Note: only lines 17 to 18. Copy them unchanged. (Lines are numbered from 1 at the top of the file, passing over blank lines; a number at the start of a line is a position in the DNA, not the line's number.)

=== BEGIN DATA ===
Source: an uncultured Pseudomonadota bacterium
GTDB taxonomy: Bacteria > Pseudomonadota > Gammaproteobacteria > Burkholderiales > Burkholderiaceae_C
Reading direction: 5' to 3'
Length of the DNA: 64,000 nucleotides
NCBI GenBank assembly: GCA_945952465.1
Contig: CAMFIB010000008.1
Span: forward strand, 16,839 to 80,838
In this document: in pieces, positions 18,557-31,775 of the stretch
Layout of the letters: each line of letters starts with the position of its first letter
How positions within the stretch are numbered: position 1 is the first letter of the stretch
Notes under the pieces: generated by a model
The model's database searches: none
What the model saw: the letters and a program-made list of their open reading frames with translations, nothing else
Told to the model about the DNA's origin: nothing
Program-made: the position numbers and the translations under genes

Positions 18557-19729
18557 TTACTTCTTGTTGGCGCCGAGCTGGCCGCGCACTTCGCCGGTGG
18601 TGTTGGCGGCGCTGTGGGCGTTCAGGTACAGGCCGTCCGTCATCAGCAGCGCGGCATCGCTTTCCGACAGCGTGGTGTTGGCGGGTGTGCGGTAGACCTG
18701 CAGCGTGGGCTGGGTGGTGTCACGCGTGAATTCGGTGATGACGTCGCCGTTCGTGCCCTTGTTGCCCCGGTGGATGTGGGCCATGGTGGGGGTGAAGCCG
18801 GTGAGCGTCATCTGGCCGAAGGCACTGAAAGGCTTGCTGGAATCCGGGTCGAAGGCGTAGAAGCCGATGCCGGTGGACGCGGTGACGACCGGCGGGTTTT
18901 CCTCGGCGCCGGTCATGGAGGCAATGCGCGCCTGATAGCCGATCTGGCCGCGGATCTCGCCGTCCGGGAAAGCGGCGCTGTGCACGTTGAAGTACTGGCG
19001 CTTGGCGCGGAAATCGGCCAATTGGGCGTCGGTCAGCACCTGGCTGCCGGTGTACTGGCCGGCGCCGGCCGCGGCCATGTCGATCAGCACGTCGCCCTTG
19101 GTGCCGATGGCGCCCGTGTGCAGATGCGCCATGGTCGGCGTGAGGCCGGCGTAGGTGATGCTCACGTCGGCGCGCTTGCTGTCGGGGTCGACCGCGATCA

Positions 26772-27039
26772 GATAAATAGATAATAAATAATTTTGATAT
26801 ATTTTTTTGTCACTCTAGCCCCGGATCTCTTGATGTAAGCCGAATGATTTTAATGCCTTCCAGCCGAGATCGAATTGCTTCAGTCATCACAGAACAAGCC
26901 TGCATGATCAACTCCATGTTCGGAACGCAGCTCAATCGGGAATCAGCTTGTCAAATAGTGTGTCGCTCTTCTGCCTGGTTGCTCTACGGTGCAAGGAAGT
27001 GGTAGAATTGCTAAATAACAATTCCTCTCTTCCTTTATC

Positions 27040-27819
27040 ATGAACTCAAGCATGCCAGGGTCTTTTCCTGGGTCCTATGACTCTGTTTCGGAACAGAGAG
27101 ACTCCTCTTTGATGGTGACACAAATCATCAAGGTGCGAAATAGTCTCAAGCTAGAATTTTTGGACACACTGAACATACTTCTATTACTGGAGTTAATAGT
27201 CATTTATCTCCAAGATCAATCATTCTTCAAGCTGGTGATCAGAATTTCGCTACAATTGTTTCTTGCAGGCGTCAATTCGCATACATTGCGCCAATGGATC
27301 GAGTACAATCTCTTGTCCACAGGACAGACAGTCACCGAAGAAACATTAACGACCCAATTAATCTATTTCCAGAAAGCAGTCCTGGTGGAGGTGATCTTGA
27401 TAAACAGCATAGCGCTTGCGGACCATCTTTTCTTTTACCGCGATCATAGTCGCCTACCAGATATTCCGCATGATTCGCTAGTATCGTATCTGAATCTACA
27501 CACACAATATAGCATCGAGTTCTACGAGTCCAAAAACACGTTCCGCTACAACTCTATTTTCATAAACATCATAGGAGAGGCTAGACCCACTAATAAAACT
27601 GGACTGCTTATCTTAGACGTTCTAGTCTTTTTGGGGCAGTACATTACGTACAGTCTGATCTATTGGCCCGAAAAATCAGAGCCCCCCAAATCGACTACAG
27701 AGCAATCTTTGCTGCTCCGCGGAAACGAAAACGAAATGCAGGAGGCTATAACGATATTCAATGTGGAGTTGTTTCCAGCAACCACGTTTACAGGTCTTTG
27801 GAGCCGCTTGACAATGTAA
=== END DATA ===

18557 TTACTTCTTGTTGGCGCCGAGCTGGCCGCGCACTTCGCCGGTGG
18601 TGTTGGCGGCGCTGTGGGCGTTCAGGTACAGGCCGTCCGTCATCAGCAGCGCGGCATCGCTTTCCGACAGCGTGGTGTTGGCGGGTGTGCGGTAGACCTG